By Alfa · May 7, 2005 ·
  1. Alfa

    White Rock RCMP are again advising residents to beware of scams, after a complaint about an ad seeking marijuana growers.

    Const. Raina Siou said last week she is investigating a classified ad which appeared in The Times' sister paper, The Peace Arch News. It read: 'PARTI Marijuana Party. Seeking electoral candidates in every district to operate Medicinal Cannabis Home Delivery. Will train growers for patients. Highest quality. Lowest Price.' It included a Cloverdale phone number.

    Siou said the complainant contacted the advertiser because he was interested in becoming a grower for a friend who uses medicinal marijuana.

    The man asked the caller to meet him at a Langley pub, said he worked for a government office, bought him a beer, and said he could set him up within three days with a licence to grow marijuana.

    All for $2,500.

    "The guy only gives his first name," Siou said.

    "(The advertiser) has called this kid back four times in 24 hours. You wouldn't be this desperate if you were legitimate. Don't fall prey to it."

    Health Canada's Marijuana Medical Access Regulations, implemented in 2001, allow access to marijuana by people suffering from grave and debilitating illness.

    The regulations encompass authorizations to possess marijuana for medical purposes, and licences to produce it.

    People can receive, through an application process, permission to get medical marijuana from government, to grow it for personal use, or to name someone to grow the drug for them.

    The Office of Cannabis Medical Access said, as of Jan. 7, 773 people in Canada are permitted medical marijuana. Another 552 can grow it for personal use, or for one other person.

    The only contract for mass production is held by Flin Flon, Man.-based Prairie Plant Systems, Inc.

    "Under the current legislation, no individual is licensed to supply marijuana other than those authorized to grow it for another person,"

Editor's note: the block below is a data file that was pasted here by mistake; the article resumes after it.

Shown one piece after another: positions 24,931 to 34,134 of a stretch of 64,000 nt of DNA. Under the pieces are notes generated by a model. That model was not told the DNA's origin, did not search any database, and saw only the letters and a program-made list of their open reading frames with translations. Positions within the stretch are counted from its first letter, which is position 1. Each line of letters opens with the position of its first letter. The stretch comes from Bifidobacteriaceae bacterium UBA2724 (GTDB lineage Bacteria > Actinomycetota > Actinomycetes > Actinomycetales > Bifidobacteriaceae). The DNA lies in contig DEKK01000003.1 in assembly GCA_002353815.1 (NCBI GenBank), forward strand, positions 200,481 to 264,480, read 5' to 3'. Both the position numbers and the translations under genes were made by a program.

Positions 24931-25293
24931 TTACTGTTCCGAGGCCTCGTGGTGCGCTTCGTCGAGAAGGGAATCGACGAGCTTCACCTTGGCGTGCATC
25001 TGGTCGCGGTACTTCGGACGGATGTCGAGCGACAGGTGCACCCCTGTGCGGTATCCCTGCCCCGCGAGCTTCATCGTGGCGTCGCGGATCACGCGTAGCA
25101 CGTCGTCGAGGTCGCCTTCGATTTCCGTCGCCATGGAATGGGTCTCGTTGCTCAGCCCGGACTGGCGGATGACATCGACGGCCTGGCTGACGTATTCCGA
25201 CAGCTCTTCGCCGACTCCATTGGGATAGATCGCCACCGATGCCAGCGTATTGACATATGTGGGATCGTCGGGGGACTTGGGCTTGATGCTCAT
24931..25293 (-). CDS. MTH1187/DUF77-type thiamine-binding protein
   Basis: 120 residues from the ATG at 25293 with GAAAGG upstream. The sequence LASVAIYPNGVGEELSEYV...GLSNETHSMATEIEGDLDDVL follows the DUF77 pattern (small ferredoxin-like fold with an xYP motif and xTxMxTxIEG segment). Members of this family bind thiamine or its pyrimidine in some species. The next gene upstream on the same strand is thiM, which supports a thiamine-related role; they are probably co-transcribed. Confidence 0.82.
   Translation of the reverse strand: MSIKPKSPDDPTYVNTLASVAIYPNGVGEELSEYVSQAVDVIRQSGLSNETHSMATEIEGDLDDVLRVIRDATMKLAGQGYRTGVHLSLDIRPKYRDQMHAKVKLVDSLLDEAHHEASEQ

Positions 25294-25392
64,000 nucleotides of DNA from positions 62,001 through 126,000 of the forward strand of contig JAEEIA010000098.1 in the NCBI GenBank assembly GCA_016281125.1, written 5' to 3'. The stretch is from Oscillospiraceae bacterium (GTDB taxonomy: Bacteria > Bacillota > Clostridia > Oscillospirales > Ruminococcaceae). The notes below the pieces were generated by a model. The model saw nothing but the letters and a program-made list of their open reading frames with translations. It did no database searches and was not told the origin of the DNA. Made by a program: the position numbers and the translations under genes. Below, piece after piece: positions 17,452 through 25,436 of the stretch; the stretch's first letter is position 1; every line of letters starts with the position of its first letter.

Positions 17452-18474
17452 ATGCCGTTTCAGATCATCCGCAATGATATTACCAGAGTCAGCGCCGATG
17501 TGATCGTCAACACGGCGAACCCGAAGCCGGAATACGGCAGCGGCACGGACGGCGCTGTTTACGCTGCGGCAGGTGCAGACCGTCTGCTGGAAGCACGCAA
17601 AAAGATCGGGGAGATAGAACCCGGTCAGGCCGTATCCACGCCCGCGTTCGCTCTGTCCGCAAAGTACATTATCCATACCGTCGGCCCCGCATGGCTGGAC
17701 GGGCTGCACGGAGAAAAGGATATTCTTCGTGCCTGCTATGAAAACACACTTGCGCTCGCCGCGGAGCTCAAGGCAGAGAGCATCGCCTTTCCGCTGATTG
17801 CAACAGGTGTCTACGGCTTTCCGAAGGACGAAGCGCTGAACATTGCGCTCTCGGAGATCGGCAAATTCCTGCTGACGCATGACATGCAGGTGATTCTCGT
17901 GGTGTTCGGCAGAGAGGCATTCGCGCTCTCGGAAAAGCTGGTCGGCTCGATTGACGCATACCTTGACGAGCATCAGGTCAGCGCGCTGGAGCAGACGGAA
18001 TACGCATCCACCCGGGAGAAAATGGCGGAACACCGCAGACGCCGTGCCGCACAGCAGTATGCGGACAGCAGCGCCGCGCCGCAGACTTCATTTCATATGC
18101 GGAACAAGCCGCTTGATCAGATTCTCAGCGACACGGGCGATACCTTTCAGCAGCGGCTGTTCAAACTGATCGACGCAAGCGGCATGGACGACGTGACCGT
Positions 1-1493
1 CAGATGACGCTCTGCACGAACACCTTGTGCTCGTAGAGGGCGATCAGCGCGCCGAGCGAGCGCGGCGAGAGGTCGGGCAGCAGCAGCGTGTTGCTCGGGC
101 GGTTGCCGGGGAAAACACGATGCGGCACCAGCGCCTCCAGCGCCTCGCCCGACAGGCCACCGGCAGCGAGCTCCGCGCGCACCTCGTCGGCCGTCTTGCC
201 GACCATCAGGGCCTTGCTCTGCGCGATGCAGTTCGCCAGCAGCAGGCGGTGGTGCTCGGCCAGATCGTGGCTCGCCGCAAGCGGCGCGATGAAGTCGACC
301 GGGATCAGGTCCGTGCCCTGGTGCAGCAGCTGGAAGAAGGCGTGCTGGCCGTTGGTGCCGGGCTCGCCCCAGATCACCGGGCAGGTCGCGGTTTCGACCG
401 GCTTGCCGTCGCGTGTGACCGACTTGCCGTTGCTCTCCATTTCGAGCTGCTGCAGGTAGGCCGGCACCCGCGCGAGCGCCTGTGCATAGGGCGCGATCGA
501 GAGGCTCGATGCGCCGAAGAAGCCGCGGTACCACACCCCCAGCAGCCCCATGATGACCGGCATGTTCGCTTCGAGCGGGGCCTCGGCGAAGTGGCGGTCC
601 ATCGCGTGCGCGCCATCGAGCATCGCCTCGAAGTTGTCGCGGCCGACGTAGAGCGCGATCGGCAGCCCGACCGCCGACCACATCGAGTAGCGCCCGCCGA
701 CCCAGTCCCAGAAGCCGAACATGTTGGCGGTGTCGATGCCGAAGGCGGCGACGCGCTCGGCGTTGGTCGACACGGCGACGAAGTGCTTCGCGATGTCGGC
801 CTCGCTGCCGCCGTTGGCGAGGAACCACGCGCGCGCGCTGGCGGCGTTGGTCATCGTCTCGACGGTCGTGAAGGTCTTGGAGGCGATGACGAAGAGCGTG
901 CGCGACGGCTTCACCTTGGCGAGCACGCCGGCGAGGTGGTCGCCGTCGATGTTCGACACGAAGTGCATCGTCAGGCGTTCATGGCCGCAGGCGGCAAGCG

Health Canada's Catherine Saunders said last week.

    And only government can grant that authorization, she said.

    While the Marijuana Party of B.C. did not place the ad, party campaign manager Kirk Tousaw praised it for promoting the issue.

    "I'd applaud any effort to get people active in helping the sick or getting involved in the political system," he said.

    The party is hoping to field candidates in all 79 ridings in B.C.'s May election.

    He confirmed the party did run a recent classified ad seeking potential candidates.

    "It doesn't say anything about medicinal marijuana," Tousaw said. Nor does the text in an upcoming display ad that will run in 70 newspapers mention medical marijuana.

    Saunders told police this is the first such scam reported in B.C., although similar complaints have been reported in Ontario.

    In response to another complaint, Siou said RCMP are not soliciting for funds to keep children and youth off the street, help the underprivileged, or to support a fight to change legislation to keep those who commit offences against children in prison longer.

    Siou said a woman called later to report persistent calls looking for donations to the cause.

    It, too, is not legitimate.

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